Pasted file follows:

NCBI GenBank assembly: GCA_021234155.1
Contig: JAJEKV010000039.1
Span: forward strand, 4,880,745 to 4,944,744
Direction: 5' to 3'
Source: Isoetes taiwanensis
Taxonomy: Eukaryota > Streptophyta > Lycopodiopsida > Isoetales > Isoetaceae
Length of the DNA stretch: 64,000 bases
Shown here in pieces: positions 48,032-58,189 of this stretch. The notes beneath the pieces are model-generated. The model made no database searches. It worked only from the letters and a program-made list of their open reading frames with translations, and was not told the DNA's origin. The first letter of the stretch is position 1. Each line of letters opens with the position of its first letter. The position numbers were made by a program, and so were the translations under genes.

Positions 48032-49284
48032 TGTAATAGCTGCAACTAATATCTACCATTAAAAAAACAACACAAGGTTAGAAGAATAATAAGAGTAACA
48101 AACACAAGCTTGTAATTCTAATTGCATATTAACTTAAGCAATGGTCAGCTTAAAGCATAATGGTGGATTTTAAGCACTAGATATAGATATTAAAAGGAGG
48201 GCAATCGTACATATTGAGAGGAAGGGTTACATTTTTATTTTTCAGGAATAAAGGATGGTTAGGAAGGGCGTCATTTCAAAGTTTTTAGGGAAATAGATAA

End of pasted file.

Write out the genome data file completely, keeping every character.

NCBI GenBank assembly: GCA_021234155.1
Contig: JAJEKV010000039.1
Span: forward strand, 4,880,745 to 4,944,744
Direction: 5' to 3'
Source: Isoetes taiwanensis
Taxonomy: Eukaryota > Streptophyta > Lycopodiopsida > Isoetales > Isoetaceae
Length of the DNA stretch: 64,000 bases
Shown here in pieces: positions 48,032-58,189 of this stretch. The notes beneath the pieces are model-generated. The model made no database searches. It worked only from the letters and a program-made list of their open reading frames with translations, and was not told the DNA's origin. The first letter of the stretch is position 1. Each line of letters opens with the position of its first letter. The position numbers were made by a program, and so were the translations under genes.

Positions 48032-49284
48032 TGTAATAGCTGCAACTAATATCTACCATTAAAAAAACAACACAAGGTTAGAAGAATAATAAGAGTAACA
48101 AACACAAGCTTGTAATTCTAATTGCATATTAACTTAAGCAATGGTCAGCTTAAAGCATAATGGTGGATTTTAAGCACTAGATATAGATATTAAAAGGAGG
48201 GCAATCGTACATATTGAGAGGAAGGGTTACATTTTTATTTTTCAGGAATAAAGGATGGTTAGGAAGGGCGTCATTTCAAAGTTTTTAGGGAAATAGATAA